Widow of slain coach sues parents of teenage suspect
Seattle Times staff reporter
The widow of a slain tennis coach is suing the parents of the mentally unstable teen accused of killing her husband last year, saying the young man's family was aware of the youth's violent tendencies but did nothing to stop him from walking out their door with a shotgun.
In a civil lawsuit filed in King County Superior Court this month, Elsa Robb is seeking unspecified damages for herself and 2-year-old daughter Louisa for the death of her husband, Mike Robb. Robb was a popular Newport High School tennis coach and a nationally known tennis umpire who officiated at three U.S. Opens.
The suit claims that Yemane and Zodi Berhe were negligent in the supervision of their son, Samson Berhe.
Samson Berhe, now 19, remains at Western State Hospital in Lakewood, Pierce County, where doctors are attempting to restore his competency so he can stand trial on a first-degree murder charge.
Mike Robb was driving on West Marginal Way Southwest, on his way to his West Seattle home, when he was killed by a shotgun blast to the head about 7:30 p.m. June 26, 2005. Just before noon the next day, police found Samson Berhe, then 17, on a barge in the Duwamish River and arrested him in connection with Robb's homicide.
At the time of his arrest, Berhe "made faces, contorted his lips, spoke in different voices, spit and drooled. He flexed his arms and challenged detectives to fight," according to charging papers filed June 30, 2005 — Berhe's 18th birthday.
People who knew Berhe, who is black, told police that he had previously made comments about wanting to shoot a police officer or a white person, charging papers say. Mike Robb was white.
According to Elsa Robb's lawsuit, her husband's death was preventable: "Samson's parents were well aware of his dangerous propensities, his professed desire 'to kill white people,' his drug usage and his psychological problems, and even knew that he possessed a shotgun and ammunition, yet they failed to take appropriate steps to ensure that he did not act out on his violent fantasies," the suit says.
Yemane and Zodi Berhe could not be reached for comment Monday, and it is unclear whether the couple has retained an attorney.
In the months before the fatal shooting, police were called to the Berhe residence in Seattle on several occasions, including three times the week before Robb was killed, a Seattle police spokesman said last year. Samson Berhe was twice taken to Harborview Medical Center in Seattle for a psychiatric evaluation, but both times King County mental health professionals determined he was not in need of hospitalization.
After Berhe's second evaluation, on June 23, 2005, his parents refused to pick him up at the hospital because they were afraid of him, according to police. Officials with Child Protective Services were called, and Berhe was taken home.
Two days later, he left his parents' house with his belongings, including the shotgun used in the slaying and ammunition, according to Elsa Robb's lawsuit.
An hour before Mike Robb was shot, Seattle police officers had stopped Berhe and another youth in connection with a residential burglary. While talking to the officers, Berhe apparently dropped shotgun shells onto the sidewalk but was released; police later learned that a spelling mistake had failed to turn up a juvenile warrant that had been issued for Berhe's arrest for a previous crime, a spokesman said at the time.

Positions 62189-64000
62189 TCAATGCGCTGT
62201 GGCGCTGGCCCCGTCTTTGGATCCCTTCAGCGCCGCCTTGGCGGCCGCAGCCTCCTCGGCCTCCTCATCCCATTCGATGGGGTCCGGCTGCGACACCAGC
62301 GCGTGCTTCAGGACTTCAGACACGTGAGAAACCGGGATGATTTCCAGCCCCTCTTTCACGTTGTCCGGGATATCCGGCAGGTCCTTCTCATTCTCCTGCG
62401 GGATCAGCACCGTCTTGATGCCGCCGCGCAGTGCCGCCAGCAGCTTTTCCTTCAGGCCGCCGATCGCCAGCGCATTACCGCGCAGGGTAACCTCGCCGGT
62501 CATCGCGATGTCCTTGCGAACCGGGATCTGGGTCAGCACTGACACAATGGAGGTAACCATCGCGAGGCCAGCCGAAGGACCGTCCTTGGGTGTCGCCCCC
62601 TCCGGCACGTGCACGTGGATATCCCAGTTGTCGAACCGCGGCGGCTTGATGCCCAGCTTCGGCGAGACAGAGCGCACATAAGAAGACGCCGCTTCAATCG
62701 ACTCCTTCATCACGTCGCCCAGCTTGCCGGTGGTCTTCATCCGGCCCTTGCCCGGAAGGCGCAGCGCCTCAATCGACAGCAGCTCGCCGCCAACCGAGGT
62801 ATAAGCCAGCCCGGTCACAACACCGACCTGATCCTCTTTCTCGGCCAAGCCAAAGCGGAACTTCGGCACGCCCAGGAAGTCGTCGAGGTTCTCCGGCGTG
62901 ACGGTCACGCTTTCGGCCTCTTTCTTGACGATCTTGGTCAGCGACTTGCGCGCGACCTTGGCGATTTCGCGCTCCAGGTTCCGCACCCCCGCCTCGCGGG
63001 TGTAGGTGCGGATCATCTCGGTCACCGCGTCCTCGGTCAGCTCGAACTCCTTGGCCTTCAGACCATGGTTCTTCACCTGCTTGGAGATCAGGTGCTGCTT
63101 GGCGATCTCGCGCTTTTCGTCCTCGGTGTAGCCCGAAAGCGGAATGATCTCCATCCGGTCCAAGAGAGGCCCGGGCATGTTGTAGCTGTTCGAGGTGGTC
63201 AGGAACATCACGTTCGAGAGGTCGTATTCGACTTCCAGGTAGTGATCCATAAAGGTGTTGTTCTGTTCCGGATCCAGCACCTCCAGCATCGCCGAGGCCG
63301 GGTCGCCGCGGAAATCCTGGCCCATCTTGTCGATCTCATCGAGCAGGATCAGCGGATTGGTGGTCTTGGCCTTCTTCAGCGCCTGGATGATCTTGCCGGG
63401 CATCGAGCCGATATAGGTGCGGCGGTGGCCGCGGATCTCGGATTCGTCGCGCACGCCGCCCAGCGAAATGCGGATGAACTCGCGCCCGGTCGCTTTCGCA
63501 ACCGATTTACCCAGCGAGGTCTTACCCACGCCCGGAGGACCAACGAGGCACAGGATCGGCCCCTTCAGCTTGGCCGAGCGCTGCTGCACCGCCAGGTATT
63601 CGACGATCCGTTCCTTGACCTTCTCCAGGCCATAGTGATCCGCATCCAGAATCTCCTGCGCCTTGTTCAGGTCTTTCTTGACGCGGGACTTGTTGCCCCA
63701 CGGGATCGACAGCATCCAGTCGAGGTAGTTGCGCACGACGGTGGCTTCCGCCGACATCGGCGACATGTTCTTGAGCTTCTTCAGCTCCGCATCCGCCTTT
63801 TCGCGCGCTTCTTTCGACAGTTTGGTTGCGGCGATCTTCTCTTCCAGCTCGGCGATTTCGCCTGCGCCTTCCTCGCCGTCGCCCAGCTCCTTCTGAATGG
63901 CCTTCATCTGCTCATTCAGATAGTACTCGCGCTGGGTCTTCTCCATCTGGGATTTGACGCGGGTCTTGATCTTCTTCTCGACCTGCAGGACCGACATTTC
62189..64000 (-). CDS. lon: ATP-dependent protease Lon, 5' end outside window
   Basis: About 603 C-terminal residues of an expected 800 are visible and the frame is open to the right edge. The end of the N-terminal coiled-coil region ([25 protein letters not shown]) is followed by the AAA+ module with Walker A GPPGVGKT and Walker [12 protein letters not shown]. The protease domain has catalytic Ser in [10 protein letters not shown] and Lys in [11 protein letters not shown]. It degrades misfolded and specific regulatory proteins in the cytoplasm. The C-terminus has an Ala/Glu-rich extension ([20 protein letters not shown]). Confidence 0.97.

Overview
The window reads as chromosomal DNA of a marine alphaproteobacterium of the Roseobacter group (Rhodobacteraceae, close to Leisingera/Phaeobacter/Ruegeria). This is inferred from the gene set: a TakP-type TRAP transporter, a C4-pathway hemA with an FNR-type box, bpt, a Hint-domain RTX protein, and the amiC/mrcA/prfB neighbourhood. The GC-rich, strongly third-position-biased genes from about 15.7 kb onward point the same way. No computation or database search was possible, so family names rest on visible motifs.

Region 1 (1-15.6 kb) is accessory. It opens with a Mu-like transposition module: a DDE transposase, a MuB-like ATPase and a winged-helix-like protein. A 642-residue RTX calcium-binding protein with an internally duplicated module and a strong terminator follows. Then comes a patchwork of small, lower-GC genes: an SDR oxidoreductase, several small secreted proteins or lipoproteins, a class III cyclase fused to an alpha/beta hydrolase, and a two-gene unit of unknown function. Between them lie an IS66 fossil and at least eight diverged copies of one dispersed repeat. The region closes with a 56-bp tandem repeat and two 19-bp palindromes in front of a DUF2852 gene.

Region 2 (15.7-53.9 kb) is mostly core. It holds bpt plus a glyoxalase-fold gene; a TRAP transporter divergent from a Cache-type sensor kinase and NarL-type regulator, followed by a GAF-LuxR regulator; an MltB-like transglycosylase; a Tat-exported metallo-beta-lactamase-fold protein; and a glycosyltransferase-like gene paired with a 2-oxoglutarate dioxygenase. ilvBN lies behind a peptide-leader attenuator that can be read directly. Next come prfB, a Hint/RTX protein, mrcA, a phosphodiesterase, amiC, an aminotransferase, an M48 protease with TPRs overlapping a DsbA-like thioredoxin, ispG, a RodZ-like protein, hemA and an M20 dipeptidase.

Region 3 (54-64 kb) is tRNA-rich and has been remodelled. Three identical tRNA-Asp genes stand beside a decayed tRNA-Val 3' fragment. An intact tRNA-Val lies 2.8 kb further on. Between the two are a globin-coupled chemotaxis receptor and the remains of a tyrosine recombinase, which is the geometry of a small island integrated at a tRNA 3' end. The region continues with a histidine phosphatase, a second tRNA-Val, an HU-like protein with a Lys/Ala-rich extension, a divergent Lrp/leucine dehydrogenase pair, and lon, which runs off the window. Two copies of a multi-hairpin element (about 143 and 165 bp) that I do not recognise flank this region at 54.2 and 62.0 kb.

Tim Leyh, the lawyer representing Elsa Robb, said it "is not at all unusual" to sue the parents of a minor in a wrongful-death lawsuit. Asked why Harborview and Seattle police were not named in the suit, Leyh declined to comment on his legal strategy.
The suit claims that despite "clear and chilling warning signs," Yemane and Zodi Berhe failed to ensure their son didn't have access to a shotgun, did not report him missing and did not tell police their "son was out on the streets with a shotgun and ammunition."
King County deputy prosecutor Mary Barbosa said Samson Berhe was sent to Western State Hospital soon after his arrest. He was found not competent to stand trial, and in October doctors began trying to restore his competency, possibly through medication and therapy, she said.
On Nov. 6, Berhe's doctors are expected to testify about whether Berhe is able to understand the nature of the legal proceedings and charges against him and whether he can assist his lawyers in his defense, Barbosa said.
At that point, a judge will rule whether Berhe is competent to stand trial.
If a judge rules Berhe is not competent, he will be sent back to the hospital indefinitely — and will stand trial only if and when doctors "determine he is competent," Barbosa said.
Sara Jean Green: 206-515-5654 or firstname.lastname@example.org
Information in this article, originally published September 19, was corrected September 21. An earlier version of this story gave incorrect information regarding Berhe's psychiatric evaluations at Harborview Medical Center. The story said Harborview doctors determined Berhe was not in need of hospitalization; King County mental health professionals actually made that decision.
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